• Bribery – PC 67;
  • Criminal conspiracy – PC 182;
  • Murder – PC 187 ;
  • Kidnapping – PC 207;
  • Extortion – PC 518;

Helping to commit felonious or violent crimes by:

  • Aiding and abetting – PC 31;
  • Accessory after the fact – PC 32;


Micheal was a key witness in an investigation against his boss, Bob for murder. He had overheard a conversation in which his boss admitted to kidnapping and murdering his ex-wife. Micheal had reported this to law enforcement. As part of a missing person’s investigation and possible homicide, they asked Micheal to develop a friendship with his boss and record any confessions. Eventually, his boss felt comfortable enough to admit his crimes which Micheal recorded on his cell phone.

Bob tried to argue the recording was inadmissible because he did not consent to be recorded. However, Micheal was part of a criminal investigation in which Bob was the prime suspect of kidnapping PC 207 and murder PC 187. Micheal would not face a PC 632 offense as his eavesdropping is the exception when it is authorized by law enforcement.

Penalties for PC 632

Eavesdropping is known as a wobbler in California. This means the prosecution can pursue either a misdemeanor or felony charge.

If convicted of misdemeanor eavesdropping, you could face;

A possible one(1) year in county jail, and/or

Fines as high as two-thousand-five-hundred ($2,500) dollars.

The penalties for a felony eavesdropping conviction are;

A potential state prison sentence of up to three(3) years, and/or

Possible fines of up to two-thousand-five-hundred ($2,500) dollars.

Enhanced Penalties

The punishments can increase, depending on the specifics of your case. For example, you would face additional penalties if you had violated any other laws to eavesdrop. If any of the following offenses were committed on top of PC 632, you would most likely face enhanced felony consequences.

  • Trespassing or breaking and entering a residence or business to plant a recording device,
  • damaged any telephone or communication device, or
  • used the audio recording in a blackmailing scheme such as extortion.

Facing multiple charges will mean longer jail or prison sentences and much higher fines without the possibility of getting an expungement.

What is an expungement?

Under California Penal Code 1203.4, a defendant who completes their jail term or probation can appeal for an expungement. This means the court will approve the defendant’s request to remove their plea of guilty or no contest and switch to a new plea of not guilty, allowing the dismissal of the case altogether. An example would be if:

  • a defendant entered no contest for a PC 632 charge,
  • They are convicted of misdemeanor eavesdropping, and
  • They serve their full one-year county jail sentence, then
  • Upon conclusion of their incarceration, they may petition the court for an expungement.

The possibility of a full dismissal of the case from one’s record depends solely on the details of your case. If multiple offenses played a role in your situation, an expungement may not be considered.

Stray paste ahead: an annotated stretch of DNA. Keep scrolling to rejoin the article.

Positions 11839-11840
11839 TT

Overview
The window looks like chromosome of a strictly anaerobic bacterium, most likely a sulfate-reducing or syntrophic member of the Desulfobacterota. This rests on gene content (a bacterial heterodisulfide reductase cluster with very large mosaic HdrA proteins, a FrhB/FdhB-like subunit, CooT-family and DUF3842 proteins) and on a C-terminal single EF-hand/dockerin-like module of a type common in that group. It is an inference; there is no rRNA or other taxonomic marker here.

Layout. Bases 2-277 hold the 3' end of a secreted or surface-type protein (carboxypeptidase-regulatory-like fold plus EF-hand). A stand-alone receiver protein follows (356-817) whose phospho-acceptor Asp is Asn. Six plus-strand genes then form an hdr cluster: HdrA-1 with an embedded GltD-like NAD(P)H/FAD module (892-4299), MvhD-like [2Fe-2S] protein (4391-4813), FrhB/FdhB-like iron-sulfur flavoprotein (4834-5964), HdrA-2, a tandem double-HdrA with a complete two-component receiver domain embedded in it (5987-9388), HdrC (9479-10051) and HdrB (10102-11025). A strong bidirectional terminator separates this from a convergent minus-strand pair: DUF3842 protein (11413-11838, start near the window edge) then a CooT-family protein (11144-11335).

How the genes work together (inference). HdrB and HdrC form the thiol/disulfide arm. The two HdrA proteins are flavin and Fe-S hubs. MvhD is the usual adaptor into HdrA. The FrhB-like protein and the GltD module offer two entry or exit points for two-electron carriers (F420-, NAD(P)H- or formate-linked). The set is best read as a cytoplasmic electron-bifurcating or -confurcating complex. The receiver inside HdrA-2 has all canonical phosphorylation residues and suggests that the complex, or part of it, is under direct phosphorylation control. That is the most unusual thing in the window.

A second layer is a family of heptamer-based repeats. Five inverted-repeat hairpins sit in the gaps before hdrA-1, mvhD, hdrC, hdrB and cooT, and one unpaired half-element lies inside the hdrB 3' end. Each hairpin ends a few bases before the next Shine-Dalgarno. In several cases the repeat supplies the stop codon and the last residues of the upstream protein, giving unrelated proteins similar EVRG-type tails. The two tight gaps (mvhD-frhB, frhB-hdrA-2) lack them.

Penalties For Closely Related Offenses

California Penal Code 518 – Extortion Laws;


A potential state prison sentence of four years, and/or

Up to ten thousand dollars ($10,000) in fines.

California Penal Code 591 – Damaging a telephone line;


Summary(informal) probation,

Up to one year in county jail, and/or

Fines of up to one thousand ($1,000) dollars.


Formal(felony) probation,

A 16-month, 2 or 3-year sentence in county jail, and/or

Fines as high as ten thousand ($10,000) dollars.

California Penal Code 591.5 – Damaging a communication device, intending to prevent help;


Informal(misdemeanor) probation,

A potential sentence of one year in county jail, and/or

Up to one(1) thousand dollars in fines.

California Penal Code 602 – Trespassing;


1st offense is a seventy-five dollar fine,

2nd offense is a two-hundred-fifty dollar fine.


Summary(misdemeanor) probation,

As long as six months in the county jail, and/or

Fines as high as one thousand dollars.

Misdemeanor for aggravating factors;

Informal(summary) probation,

As long as one year in the county jail, and/or

Fines of up to two thousand dollars.


Formal(felony) probation,

16 months, 2 or 3 years in county jail.

California Penal Code 631 – Wiretapping;


A possible one year in county jail, and/or

Maximum fines of up to two thousand dollars.


A 16-month, 2 or 3-year county jail sentence, and/or

Maximum fines of up to ten thousand dollars.

California Penal Code 647(i) – Spying while loitering;


Informal(misdemeanor) probation,

A county jail sentence of up to six months, and/or

Fines as high as one thousand dollars.

California Penal Code 647(j) – Criminal invasion of privacy;

Misdemeanor 1st offense;

Up to six months in the county jail, and/or

A possible one thousand dollars in fines.

Misdemeanor 2nd offense;

County jail sentence increases to one year, and/or

Fines double to two thousand dollars.

Call Us For Help

Are you or someone you care about facing charges for PC 632, eavesdropping? Whether you are in the greater San Diego area, Los Angeles County, or Orange County, contact the Law Offices of Anna R. Yum. Attorney Yum has an impressive record of delivering effective criminal defense. You can expect an aggressive fight for your rights and your future.

You do not have to face these allegations alone. Let us help. To schedule a no-obligation, free consultation, you can call us at 619-233-4433 or use our online contact form.